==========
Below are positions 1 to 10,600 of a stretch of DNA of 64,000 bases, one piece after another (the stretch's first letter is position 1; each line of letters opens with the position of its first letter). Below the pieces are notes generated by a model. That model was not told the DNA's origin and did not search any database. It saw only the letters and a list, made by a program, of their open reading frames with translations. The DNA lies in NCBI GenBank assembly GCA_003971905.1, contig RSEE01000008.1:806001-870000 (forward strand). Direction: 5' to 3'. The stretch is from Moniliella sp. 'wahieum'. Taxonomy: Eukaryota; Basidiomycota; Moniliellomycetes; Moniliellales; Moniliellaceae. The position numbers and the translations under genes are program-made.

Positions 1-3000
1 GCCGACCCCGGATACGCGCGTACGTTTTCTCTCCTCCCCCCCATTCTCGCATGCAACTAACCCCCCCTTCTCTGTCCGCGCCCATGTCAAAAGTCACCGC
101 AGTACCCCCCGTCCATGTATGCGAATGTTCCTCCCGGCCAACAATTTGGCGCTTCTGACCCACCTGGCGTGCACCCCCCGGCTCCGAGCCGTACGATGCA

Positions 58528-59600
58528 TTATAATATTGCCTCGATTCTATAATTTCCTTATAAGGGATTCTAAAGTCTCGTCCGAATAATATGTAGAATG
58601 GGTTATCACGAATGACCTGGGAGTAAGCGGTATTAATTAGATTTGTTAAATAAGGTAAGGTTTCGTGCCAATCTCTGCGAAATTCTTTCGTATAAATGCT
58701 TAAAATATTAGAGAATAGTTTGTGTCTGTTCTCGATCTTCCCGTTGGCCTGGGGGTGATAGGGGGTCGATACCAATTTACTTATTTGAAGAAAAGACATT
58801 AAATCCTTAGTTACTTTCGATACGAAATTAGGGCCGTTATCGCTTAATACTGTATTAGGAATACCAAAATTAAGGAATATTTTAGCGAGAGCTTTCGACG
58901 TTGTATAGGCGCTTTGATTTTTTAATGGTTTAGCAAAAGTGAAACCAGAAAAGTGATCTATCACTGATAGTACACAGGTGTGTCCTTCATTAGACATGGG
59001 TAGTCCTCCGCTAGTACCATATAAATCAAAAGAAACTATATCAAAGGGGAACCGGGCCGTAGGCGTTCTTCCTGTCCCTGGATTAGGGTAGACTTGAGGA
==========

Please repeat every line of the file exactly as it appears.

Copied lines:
Below are positions 1 to 10,600 of a stretch of DNA of 64,000 bases, one piece after another (the stretch's first letter is position 1; each line of letters opens with the position of its first letter). Below the pieces are notes generated by a model. That model was not told the DNA's origin and did not search any database. It saw only the letters and a list, made by a program, of their open reading frames with translations. The DNA lies in NCBI GenBank assembly GCA_003971905.1, contig RSEE01000008.1:806001-870000 (forward strand). Direction: 5' to 3'. The stretch is from Moniliella sp. 'wahieum'. Taxonomy: Eukaryota; Basidiomycota; Moniliellomycetes; Moniliellales; Moniliellaceae. The position numbers and the translations under genes are program-made.

Positions 1-3000
1 GCCGACCCCGGATACGCGCGTACGTTTTCTCTCCTCCCCCCCATTCTCGCATGCAACTAACCCCCCCTTCTCTGTCCGCGCCCATGTCAAAAGTCACCGC
101 AGTACCCCCCGTCCATGTATGCGAATGTTCCTCCCGGCCAACAATTTGGCGCTTCTGACCCACCTGGCGTGCACCCCCCGGCTCCGAGCCGTACGATGCA

Positions 58528-59600
58528 TTATAATATTGCCTCGATTCTATAATTTCCTTATAAGGGATTCTAAAGTCTCGTCCGAATAATATGTAGAATG
58601 GGTTATCACGAATGACCTGGGAGTAAGCGGTATTAATTAGATTTGTTAAATAAGGTAAGGTTTCGTGCCAATCTCTGCGAAATTCTTTCGTATAAATGCT
58701 TAAAATATTAGAGAATAGTTTGTGTCTGTTCTCGATCTTCCCGTTGGCCTGGGGGTGATAGGGGGTCGATACCAATTTACTTATTTGAAGAAAAGACATT
58801 AAATCCTTAGTTACTTTCGATACGAAATTAGGGCCGTTATCGCTTAATACTGTATTAGGAATACCAAAATTAAGGAATATTTTAGCGAGAGCTTTCGACG
58901 TTGTATAGGCGCTTTGATTTTTTAATGGTTTAGCAAAAGTGAAACCAGAAAAGTGATCTATCACTGATAGTACACAGGTGTGTCCTTCATTAGACATGGG
59001 TAGTCCTCCGCTAGTACCATATAAATCAAAAGAAACTATATCAAAGGGGAACCGGGCCGTAGGCGTTCTTCCTGTCCCTGGATTAGGGTAGACTTGAGGA